The cloud services company BCSG recently estimated that 8 out 10 British small businesses now complete some aspect of finance management in the cloud. With new applications constantly coming to market, each improving on cloud’s promise, this will shift from ‘some aspect of financial management’ to ‘all’.

 

Why? Because in 2017 cloud accounting became:

  • More cost effective than locally installed software packages.
  • Provide greater ease of use.
  • Can be used across multiple devices, offering the ability to be productive from anywhere.
  • Now offer robust, dependable data security.

Combine these benefits with almost universal access to high speed internet and it’s not hard to see why cloud accounting finally blossomed as a commercial trend in 2017. So it’s worth taking the time to understand how to fit it into your practice. Here’s the key question:

 

 

If cloud accounting is the answer, what is the question?

 

Do you as an industry expert make an informed decision to choose the cloud as your accounting platform going forward based on industry trends and future proofing your firm? Or do you choose the cloud to help you become established as an industry expert in the first place? Chicken or egg, which comes first in your thought process? The famous research psychologist Gary Klein made a career out of studying how experts make decisions. For Klein, it was important that experts should never totally trust their gut. Instead, they should “take their gut as an important data point”. But then, he told McKinsey Quarterly in 2010,“you have to consciously and deliberately evaluate it, to see if it makes sense in this context. You need strategies that help rule things out”. Accountants, as experts, have the ability in 2017 to move far beyond just intuition. Of course, professional insight is vital - but it’s not the only pillar of connected accounting.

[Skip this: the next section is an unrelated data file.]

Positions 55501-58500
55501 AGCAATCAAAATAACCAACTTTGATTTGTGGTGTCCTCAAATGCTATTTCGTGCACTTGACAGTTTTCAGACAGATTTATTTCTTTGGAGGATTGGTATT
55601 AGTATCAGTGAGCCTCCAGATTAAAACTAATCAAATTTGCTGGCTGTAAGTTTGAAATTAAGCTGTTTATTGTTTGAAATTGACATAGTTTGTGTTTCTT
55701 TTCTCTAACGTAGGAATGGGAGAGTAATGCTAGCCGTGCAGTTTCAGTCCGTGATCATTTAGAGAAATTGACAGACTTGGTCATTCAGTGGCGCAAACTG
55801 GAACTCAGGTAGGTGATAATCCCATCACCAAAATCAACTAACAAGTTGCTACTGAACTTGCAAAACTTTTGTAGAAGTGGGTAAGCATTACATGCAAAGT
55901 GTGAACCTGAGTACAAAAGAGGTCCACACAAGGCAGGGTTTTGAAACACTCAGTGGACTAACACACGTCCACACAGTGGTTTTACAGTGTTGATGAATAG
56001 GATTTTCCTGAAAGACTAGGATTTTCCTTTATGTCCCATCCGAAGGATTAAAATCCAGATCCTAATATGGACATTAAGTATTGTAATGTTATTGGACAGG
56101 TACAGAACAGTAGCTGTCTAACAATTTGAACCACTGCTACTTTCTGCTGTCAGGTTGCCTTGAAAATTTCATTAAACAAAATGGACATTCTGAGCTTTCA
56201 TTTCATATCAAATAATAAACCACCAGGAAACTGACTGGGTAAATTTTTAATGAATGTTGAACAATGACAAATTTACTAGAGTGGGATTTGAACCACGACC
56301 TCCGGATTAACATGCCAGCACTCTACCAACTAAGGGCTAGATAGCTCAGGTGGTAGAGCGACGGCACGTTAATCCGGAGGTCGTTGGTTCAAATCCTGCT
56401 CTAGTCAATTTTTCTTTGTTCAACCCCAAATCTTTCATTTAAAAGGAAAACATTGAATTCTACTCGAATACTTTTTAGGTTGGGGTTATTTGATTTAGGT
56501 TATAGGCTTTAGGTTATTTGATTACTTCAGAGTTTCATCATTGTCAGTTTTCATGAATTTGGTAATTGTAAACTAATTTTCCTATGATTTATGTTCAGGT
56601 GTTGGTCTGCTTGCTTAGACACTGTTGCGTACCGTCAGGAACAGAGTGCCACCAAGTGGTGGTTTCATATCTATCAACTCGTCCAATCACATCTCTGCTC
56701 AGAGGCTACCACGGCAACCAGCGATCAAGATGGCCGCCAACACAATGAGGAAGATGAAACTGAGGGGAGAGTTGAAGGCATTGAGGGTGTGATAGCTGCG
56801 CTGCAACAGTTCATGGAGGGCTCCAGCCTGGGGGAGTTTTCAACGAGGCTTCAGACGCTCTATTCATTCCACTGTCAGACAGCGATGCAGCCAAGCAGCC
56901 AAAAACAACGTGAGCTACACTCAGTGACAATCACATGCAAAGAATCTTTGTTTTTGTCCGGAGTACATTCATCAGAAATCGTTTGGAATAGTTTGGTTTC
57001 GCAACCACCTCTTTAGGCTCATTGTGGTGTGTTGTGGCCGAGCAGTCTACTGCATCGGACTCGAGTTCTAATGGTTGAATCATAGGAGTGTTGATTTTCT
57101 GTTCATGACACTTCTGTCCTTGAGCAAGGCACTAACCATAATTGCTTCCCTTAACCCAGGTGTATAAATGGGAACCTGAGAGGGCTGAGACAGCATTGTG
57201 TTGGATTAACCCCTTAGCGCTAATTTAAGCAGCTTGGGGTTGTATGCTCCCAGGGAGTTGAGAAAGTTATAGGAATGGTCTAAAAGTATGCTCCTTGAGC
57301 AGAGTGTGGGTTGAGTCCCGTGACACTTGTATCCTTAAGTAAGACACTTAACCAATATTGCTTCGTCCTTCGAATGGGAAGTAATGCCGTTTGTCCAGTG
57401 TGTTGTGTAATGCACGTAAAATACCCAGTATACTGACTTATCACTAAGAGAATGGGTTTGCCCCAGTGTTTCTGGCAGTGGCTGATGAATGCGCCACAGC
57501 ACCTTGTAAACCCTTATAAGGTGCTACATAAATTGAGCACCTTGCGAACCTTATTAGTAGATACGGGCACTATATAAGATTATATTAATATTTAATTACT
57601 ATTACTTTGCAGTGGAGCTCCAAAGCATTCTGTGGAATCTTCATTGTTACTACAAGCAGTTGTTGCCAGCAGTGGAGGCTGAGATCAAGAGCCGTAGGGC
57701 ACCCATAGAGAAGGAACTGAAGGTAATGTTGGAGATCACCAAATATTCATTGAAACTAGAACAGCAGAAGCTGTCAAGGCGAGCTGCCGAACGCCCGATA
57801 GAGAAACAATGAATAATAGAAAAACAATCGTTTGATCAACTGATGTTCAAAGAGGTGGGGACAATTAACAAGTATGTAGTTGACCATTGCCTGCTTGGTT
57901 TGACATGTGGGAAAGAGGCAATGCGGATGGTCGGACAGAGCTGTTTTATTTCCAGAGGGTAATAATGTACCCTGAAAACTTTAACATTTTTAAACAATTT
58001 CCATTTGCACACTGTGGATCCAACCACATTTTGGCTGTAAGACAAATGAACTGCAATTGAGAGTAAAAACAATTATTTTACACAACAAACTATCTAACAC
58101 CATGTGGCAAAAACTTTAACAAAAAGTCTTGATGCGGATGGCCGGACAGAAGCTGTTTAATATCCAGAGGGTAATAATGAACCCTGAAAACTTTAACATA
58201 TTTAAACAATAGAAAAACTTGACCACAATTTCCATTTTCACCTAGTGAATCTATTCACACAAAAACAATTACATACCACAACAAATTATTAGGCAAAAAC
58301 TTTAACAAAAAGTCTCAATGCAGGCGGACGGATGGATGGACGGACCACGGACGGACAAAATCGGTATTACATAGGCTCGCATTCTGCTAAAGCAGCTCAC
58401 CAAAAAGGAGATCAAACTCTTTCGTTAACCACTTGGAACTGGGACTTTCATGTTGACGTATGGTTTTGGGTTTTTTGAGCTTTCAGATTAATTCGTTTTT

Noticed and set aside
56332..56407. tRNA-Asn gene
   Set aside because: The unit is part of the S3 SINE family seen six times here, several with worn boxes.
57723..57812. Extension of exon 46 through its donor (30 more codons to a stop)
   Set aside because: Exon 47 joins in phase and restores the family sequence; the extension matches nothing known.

The move to the cloud isn’t just another client fad to deal with, it’s the biggest, most potentially lucrative opportunity you’ve had in years.

 
 
Picture it: cloud accounting creates an automated, real-time supply of financial data from your clients.

 

When you plug into it, you move into the realm of expertise that Klein envisions. With cloud accounting, your intuition and professional experience become data points among many others. And that’s great news. All of that information can breed a level of insight that has never existed in accounting, not even a year or two ago.

 

 

So what’s the next step?

 

All of that information creates a commercial hinterland just waiting to be explored. No more begging tardy clients for their papers, no more unkempt records.If you empower yourself with seamless access to that data, you are free to become a trusted advisor. The challenge is that the cloud market is much more diverse and dynamic market than the old accounting software world. It’s not just dominated by a few legacy systems. There are many offerings, allowing clients to indulge in a wider array of offerings. That’s why you, the accountant, will need to be more flexible than ever. It’s crucial that any software you use integrates seamlessly with your clients’ diverse offerings so you can connect to your client.

 

Otherwise, the promise of cloud accounting for accountants won’t live up to its potential.

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It’s hard to believe but it wasn’t that long ago that there was still a raging debate around cloud accounting. “Should you put your small business accounts in the cloud?”, asked a Guardian headline in 2014.